Today Marvell is announcing the first NVMe SSD controllers to support PCIe 5.0, and a new branding strategy for Marvell's storage controllers. The new SSD controllers are the first under the umbrella of Marvell's Bravera brand, which will also encompass HDD controllers and other storage accelerator products. The Bravera SC5 family of PCIe 5.0 SSD controllers will consist of two controller models: the 8-channel MV-SS1331 and the 16-channel MV-SS1333.

Marvell Bravera SC5 SSD Controllers
  MV-SS1331 MV-SS1333
Host Interface PCIe 5.0 x4 (dual-port x2+x2 capable)
NAND Interface 8ch, 1600 MT/s 16ch, 1600 MT/s
DRAM DDR4-3200, LPDDR4x-4266 with ECC
Sequential Read 14 GB/s
Sequential Write 9 GB/s
Random Read 2 M IOPS
Random Write 1 M IOPS
Max Controller Power 8.7 W 9.8 W
Virtualization 16 Physical Functions, 32 Virtual Functions

These new SSD controllers roughly double the performance available from PCIe 4.0 SSDs, meaning sequential read throughput hits 14 GB/s and random read performance of around 2M IOPS. To reach this level of performance while staying within the power and thermal limits of common enterprise SSD form factors, Marvell has had to improve power efficiency by 40% over their previous generation SSD controllers. That goes beyond the improvement that can be gained simply from smaller fab process nodes, so Marvell has had to significantly alter the architecture of their controllers. The Bravera SC5 controllers still include a mix of Arm cores (Cortex-R8, Cortex-M7 and a Cortex-M3), but now includes much more fixed-function hardware to handle the basic tasks of the controller with high throughput and consistently low latency.

Such an architectural shift often means sacrificing flexibility, but Marvell doesn't expect that to be a problem thanks in large part to the Open Compute Project's Cloud SSD specifications. Those standards go beyond the NVMe spec and define which optional features should be implemented, plus target performance and power levels for different form factors. The Cloud SSD specs were initially a collaboration between Microsoft and Facebook but have caught on in the broader market and even have the support of traditional enterprise server vendors like Dell and HP. This allows controller vendors like Marvell and SSD manufacturers to more narrowly focus their product development efforts, and to target a wider range of customers with a single hardware and firmware platform. In spite of the shift toward more fixed hardware functionality, the Bravera SC5 controllers still support a wide range of features including NVMe Zoned Namespaces (ZNS), Open Channel SSDs and Kioxia's Software-Enabled Flash model.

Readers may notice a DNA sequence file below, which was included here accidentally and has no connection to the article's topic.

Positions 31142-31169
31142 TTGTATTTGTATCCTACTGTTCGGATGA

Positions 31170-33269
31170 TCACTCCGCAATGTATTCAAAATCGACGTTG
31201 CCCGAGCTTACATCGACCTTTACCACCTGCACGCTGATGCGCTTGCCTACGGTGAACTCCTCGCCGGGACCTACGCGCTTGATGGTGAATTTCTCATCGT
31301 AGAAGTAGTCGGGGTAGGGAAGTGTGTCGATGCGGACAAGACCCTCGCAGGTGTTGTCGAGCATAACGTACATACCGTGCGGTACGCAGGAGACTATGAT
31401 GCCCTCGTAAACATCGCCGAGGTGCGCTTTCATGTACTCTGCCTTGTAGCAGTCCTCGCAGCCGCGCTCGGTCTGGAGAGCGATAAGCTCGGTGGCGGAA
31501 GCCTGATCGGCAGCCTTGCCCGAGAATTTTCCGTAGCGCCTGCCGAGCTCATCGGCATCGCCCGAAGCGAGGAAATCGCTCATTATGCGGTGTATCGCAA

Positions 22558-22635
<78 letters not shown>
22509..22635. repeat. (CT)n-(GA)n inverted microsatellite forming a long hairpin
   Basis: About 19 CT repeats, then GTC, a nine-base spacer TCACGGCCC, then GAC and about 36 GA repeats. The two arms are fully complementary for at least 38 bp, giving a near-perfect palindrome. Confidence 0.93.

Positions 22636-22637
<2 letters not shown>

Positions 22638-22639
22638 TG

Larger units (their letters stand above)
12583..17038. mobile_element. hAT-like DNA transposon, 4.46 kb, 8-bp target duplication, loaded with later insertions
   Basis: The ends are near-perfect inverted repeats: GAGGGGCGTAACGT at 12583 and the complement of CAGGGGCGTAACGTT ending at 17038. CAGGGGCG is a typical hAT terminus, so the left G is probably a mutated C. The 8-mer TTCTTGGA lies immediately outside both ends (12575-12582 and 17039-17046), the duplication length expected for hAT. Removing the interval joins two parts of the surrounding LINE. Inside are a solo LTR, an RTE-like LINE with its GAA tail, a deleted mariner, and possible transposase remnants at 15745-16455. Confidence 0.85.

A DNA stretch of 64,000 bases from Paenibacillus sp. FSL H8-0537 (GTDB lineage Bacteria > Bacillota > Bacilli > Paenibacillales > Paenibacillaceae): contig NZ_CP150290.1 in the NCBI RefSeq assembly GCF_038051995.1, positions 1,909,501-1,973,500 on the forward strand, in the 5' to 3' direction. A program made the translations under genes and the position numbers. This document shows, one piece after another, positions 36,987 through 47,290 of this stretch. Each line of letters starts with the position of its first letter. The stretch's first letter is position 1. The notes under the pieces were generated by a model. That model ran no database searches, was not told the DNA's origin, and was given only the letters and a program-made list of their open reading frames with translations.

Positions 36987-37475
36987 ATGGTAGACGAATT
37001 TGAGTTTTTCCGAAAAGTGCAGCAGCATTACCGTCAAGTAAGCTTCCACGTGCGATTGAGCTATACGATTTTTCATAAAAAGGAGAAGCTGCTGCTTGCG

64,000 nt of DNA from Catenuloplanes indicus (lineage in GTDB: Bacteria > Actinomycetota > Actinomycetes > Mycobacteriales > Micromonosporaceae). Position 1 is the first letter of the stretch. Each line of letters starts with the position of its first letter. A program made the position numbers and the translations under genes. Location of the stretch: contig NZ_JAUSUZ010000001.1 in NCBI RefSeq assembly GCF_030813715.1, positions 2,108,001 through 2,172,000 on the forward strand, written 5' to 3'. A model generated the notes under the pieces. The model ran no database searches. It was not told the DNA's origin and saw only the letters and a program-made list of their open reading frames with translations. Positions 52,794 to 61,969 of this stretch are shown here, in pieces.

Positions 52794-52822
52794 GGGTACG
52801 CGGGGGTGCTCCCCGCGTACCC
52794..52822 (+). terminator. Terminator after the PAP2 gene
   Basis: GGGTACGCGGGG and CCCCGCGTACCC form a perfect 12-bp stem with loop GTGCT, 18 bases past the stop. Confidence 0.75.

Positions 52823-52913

In addition to being the first available PCIe 5.0 SSD controllers, the Bravera SC5 family includes the first 16-channel controller designed to fit on the EDSFF E1.S form factor, using a controller package size of 20x20 mm with peak controller power of 9.8 W. The new controllers are currently sampling to select customers, with the option of using Marvell's firmware or developing custom firmware.

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  • Catalina588 - Thursday, May 27, 2021 - link

    You can run a stock exchange on a million IOPS. Amazing progression of technology.
  • mode_13h - Saturday, May 29, 2021 - link

    According to what source, and from when?
  • Samus - Sunday, May 30, 2021 - link

    All said, that's 9.8w peak + a few watts for the NAND\RAM, so while more than a HDD, it'll idle at much less than a typical data center drive as the only ones that ever really spin down are for cold storage.

    It might average out, energy usage wise.
  • mode_13h - Sunday, May 30, 2021 - link

    First of all, Billy seems the total number will be more like 25W.

    > It might average out, energy usage wise.

    Than HDDs? No. This is not meant to compete with HDDs. Completely weird comparison, on so many levels.
  • Kurosaki - Thursday, May 27, 2021 - link

    Now, we just wait for memory woth the controller. 14GB/s in QD1..
  • Zingam - Thursday, May 27, 2021 - link

    Now pair these with OCL or even better HCL Flash and we'll have a true winner!
  • Marlin1975 - Thursday, May 27, 2021 - link

    I agree, 9w is a lot for just the controller. Did they say what node these are made on?
  • yeeeeman - Thursday, May 27, 2021 - link

    Seems like alder lake might just be feasible for those people that want the latest and greatest specs. We already have DDR5 chips, we know have pcie ssd controller.
  • mode_13h - Thursday, May 27, 2021 - link

    > alder lake might just be feasible for those people that want the latest and greatest specs.

    Huh? This is not for consumer SSDs. And the only way it could be used in one is on a PCIe AIC form factor, definitely not M.2.
  • Spunjji - Friday, May 28, 2021 - link

    It would be an odd consumer who'd buy an Alder Lake CPU, slap a PCIe 5.0 4x SSD into the one PCIe 5.0 slot on their system and in the process sacrifice the ability to use anything but the iGPU 😅

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